Second situation is entirely different, and belongs primarily to a
category of pumps troubleshooting. Here, the answer one seeks is
“What do you do with the result? Should a pump be shut down
immediately as it may be operating dangerously close to shut off
head? Are four pumps operating in parallel have similar
characteristics, or a stronger pump pushes out the weaker units way
to the left of the curve? Is cavitation noise we hear a result of a
pump operating way out to the right of the curve? Etc.
Consider an example of a wastewater treatment vertical turbine
influent pump, is supposed to operate at 3,000 gpm, with BEP point
at 3,500 gpm. A minimum continues stable flow (MCSF) for this pump
is, let’s assume, 1,500 gpm. During troubleshooting, the only
available location on a pipe is similar to the positions I showed on
a photograph in my article, - let’s assume we are measuring within 3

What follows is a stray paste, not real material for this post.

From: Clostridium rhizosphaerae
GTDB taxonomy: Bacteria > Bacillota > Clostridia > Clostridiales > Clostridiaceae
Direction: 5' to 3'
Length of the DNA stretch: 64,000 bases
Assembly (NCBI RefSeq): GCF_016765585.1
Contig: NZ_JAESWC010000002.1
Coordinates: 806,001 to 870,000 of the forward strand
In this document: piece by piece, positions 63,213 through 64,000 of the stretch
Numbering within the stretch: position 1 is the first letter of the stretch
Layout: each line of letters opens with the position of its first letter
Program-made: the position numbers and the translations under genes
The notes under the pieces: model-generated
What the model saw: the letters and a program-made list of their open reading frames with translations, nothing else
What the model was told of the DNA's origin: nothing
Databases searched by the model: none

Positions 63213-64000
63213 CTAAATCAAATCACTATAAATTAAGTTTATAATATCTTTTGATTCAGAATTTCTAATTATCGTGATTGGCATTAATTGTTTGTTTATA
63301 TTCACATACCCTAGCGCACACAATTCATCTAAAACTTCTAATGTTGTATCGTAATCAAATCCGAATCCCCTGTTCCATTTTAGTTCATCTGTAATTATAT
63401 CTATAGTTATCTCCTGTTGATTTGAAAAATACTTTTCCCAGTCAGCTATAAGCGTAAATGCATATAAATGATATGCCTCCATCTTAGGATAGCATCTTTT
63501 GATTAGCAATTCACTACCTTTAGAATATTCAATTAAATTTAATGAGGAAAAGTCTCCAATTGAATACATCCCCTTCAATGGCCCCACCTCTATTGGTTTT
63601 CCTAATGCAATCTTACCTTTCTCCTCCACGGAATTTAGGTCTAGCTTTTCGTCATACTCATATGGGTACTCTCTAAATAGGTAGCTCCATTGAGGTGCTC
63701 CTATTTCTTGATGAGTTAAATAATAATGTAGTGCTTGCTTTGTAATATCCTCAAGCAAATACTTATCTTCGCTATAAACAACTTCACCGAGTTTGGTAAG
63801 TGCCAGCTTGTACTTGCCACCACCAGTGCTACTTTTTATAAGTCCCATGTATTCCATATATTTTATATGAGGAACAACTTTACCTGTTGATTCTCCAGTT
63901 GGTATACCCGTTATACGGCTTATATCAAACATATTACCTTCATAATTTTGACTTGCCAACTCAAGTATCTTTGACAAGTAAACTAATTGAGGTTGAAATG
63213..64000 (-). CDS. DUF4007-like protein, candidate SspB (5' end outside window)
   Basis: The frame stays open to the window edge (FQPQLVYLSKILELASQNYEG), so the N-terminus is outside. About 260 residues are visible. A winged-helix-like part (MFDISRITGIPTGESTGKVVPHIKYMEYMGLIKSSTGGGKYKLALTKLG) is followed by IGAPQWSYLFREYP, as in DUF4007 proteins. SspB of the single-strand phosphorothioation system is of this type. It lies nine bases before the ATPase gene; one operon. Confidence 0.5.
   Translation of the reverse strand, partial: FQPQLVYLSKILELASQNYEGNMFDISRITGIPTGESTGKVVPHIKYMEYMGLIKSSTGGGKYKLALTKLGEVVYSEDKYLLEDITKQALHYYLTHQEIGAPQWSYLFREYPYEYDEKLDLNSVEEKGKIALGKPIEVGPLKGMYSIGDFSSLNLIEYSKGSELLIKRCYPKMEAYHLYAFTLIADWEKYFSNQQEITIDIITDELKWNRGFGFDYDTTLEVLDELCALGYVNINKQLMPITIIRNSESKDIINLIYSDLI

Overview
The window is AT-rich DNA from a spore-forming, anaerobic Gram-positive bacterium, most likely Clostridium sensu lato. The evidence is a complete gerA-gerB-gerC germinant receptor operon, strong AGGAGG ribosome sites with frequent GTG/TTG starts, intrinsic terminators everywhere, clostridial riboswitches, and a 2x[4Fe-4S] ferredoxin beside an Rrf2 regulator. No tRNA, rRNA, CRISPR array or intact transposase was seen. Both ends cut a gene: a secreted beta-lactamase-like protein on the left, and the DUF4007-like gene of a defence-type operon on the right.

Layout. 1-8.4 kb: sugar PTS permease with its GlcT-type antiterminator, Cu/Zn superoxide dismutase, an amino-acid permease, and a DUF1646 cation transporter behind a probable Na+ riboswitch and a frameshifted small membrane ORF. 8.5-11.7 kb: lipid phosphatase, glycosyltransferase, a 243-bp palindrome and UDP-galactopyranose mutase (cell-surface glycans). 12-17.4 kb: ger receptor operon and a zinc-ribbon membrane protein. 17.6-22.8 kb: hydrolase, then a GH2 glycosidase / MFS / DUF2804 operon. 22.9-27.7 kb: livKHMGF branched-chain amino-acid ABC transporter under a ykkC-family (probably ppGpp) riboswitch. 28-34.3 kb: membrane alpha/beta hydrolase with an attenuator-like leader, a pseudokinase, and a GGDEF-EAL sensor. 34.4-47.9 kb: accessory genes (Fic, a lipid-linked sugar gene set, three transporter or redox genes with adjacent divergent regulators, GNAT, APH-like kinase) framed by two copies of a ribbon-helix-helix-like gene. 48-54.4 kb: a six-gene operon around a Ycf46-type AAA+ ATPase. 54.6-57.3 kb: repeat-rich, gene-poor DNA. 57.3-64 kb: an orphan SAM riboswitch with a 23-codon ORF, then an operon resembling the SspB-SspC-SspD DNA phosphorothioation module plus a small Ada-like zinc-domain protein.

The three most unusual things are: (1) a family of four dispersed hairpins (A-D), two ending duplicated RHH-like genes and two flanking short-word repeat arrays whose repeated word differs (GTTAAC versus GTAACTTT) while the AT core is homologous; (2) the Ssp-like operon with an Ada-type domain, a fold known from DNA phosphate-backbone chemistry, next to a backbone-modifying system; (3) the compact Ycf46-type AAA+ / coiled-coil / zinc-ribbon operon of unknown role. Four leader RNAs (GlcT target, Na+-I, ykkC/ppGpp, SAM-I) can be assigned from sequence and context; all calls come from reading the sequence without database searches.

diameters away from the elbow – a “theoretical” no-no. Let’s say my
flow meter reads (at such “bad” location) 2,500 gpm. Would you
consider data unreliable? According to your study, the error at this
distance is roughly 5%, - so perhaps the flow is actually somewhere
between 2,375 gpm to 2,625 gpm – even if we assume double error
(+-5%, instead absolute 5% as you noted). A conclusion you would
thus reach is that this pump operates sufficiently away from a
minimum flow (1,500 gpm), and thus no piping changes, or further
troubleshooting, is required. You thus get the answer, practical and
inexpensive. Doubtfully, the alternative of unraveling insulation 50
feet over your head at a hard to reach space would justify narrowing
the error down to 0.5%, to obtain the range of 2488 to 2512 gpm.
My very point is that, when troubleshooting, one needs to focus on
actionable results, not a Ph.D. dissertation on flow dynamics. In
such cases, the question to be asked is more “why we do this?”
instead of “how we do this?” Before you ask “how?” you need to first
Your point about a single transducer is well taken, and I absolutely
share your view on this. I used to have a single transducer as well,
and got rid of it. Indeed, it gives you a reading, without telling
the strength of a signal or quality of it. The 2-transduer unit I